IEEE Meeting Ends Again Without Decision on 802.11g

For a second straight time, the Institute of
Electrical and Electronics Engineers
(IEEE) has held off on determining
the technological standard to extract data and deliver it wirelessly through
the unlicensed airwaves of the 2.4 GHz spectrum at rates of 20+ megabits per
second (Mbps), prolonging the rollout of all chipsets for next-generation
802.11g wireless LAN (WLAN) products.

However, after weeklong meetings in Portland, Ore., that were described
as “at times very contentious,” the .11g Task Group of the IEEE’s 802.11
Working Group has laid the foundation for the IEEE to ratify Intersil’s
Orthogonal Frequency Division Multiplexing (OFDM) modulation scheme at its
next regularly scheduled meetings in September, which will take place in

Analysts concur that while the latest decision does translate to a longer
wait before next-generation product comes to market, it still validates the
nascent 802.11 WLAN industry by providing a blueprint to IT managers who
will eventually need to upgrade wireless networks. Currently, 802.11b —
which is based on a modulation scheme known as Complementary Code Keying
(CCK) — transmits data through the 2.4 spectrum at 11 Mbps, although actual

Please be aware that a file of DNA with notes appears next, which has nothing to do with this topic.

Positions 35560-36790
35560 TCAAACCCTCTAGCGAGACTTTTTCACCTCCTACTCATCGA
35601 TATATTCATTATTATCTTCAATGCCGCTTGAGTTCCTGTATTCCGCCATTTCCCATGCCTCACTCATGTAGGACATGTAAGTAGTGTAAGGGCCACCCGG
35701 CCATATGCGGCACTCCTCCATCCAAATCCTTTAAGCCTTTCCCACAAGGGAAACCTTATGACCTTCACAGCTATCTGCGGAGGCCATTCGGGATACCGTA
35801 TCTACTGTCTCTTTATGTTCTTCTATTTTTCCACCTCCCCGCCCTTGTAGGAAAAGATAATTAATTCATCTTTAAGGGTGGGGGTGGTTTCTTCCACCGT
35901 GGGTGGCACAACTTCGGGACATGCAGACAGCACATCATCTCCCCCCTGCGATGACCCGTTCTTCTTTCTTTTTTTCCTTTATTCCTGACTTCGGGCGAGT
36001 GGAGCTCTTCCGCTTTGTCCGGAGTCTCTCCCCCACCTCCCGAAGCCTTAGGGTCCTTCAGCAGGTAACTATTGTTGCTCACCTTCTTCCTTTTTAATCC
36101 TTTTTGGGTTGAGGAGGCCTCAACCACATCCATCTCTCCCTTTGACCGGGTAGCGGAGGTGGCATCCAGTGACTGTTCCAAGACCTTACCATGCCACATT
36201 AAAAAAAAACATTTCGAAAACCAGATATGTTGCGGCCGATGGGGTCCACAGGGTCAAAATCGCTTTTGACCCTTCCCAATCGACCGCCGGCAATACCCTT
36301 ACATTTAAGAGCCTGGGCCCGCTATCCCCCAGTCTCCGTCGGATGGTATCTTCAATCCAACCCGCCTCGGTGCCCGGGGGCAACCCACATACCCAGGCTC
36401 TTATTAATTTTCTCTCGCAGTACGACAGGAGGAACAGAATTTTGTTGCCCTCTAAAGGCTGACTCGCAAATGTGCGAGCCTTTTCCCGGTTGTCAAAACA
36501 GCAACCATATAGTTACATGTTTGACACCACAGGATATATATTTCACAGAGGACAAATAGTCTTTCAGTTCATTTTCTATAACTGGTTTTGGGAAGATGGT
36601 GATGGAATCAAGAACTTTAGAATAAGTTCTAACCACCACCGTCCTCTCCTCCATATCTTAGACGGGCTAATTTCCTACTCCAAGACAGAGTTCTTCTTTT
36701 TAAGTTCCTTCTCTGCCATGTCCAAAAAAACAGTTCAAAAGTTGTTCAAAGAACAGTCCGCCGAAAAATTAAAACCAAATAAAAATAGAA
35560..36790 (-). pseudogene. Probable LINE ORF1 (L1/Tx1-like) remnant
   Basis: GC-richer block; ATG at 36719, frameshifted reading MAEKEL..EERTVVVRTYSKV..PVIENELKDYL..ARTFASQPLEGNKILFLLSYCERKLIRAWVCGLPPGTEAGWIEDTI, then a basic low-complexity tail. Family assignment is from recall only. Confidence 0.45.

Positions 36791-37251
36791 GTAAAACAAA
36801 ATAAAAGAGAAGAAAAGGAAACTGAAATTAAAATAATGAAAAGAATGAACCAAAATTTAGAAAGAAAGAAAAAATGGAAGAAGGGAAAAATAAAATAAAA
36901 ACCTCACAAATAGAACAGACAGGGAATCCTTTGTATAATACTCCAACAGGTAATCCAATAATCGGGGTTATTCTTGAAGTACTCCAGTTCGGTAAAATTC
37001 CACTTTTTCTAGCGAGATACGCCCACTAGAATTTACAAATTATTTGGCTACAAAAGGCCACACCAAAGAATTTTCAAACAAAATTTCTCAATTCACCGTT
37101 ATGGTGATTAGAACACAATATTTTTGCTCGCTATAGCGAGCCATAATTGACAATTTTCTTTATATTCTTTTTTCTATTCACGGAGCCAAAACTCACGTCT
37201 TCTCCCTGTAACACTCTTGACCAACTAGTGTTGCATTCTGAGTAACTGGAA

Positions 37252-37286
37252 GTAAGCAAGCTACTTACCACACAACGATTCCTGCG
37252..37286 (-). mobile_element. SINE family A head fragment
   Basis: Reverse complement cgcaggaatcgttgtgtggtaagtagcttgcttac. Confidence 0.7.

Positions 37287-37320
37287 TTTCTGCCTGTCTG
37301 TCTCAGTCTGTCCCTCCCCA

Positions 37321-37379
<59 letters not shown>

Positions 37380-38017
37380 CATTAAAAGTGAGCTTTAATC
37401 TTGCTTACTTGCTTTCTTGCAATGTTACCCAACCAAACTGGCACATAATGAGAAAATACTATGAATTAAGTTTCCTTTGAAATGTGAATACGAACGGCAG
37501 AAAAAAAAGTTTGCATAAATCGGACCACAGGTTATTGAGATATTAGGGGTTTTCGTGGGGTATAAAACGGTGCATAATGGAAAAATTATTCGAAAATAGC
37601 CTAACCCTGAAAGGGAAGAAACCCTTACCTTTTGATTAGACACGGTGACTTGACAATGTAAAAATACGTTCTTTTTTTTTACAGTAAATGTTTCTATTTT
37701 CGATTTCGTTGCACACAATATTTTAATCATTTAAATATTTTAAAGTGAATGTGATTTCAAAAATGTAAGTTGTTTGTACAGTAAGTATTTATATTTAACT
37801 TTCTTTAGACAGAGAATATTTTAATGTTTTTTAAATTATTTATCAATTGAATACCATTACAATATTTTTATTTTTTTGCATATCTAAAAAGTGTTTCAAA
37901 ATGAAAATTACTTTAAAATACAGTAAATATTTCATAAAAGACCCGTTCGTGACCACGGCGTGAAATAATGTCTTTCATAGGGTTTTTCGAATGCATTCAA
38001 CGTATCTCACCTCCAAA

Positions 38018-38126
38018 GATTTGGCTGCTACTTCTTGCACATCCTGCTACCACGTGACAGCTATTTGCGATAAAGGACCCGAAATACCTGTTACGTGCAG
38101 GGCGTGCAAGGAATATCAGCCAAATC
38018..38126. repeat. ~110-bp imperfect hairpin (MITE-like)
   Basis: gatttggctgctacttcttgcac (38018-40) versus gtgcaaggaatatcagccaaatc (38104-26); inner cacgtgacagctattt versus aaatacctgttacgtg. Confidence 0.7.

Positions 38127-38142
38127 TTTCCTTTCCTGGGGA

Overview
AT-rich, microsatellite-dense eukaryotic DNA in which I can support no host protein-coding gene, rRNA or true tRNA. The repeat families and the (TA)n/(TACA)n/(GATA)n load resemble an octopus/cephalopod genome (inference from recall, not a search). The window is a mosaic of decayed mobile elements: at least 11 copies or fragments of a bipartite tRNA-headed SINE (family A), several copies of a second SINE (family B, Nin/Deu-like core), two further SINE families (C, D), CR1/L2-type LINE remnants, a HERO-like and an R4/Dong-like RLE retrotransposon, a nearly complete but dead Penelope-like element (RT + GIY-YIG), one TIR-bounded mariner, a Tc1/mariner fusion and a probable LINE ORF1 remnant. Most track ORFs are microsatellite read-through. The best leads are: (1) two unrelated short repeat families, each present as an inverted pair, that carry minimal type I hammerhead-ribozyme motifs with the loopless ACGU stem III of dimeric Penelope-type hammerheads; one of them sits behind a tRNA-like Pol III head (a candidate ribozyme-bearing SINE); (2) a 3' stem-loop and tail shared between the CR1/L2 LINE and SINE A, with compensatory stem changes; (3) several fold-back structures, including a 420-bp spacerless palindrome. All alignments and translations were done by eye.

demonstrations a few weeks ago at the TechXNY trade show in New York only
exhibited data rates of 1 Mbps at best.

“It’s important for enterprise customers to see a technology roadmap.
They want to see that the technology won’t die out,” said Greg Collins, a
director at Dell’Oro Group, a Redwood City, Calif.-based market research
Recent history.

The Portland meeting was the first time that IEEE members discussed the
802.11g specification since a ran
corous debate
during the May meeting in Orlando, Fla. At that time,
Intersil’s OFDM modulation scheme beat
out Texas Instruments’ spec
, known as Packet Binary Convolution Coding
(PBCC) technology. But support for Intersil’s technology failed to reached
the 75-percent ratification threshold and a subsequent bipartisan debate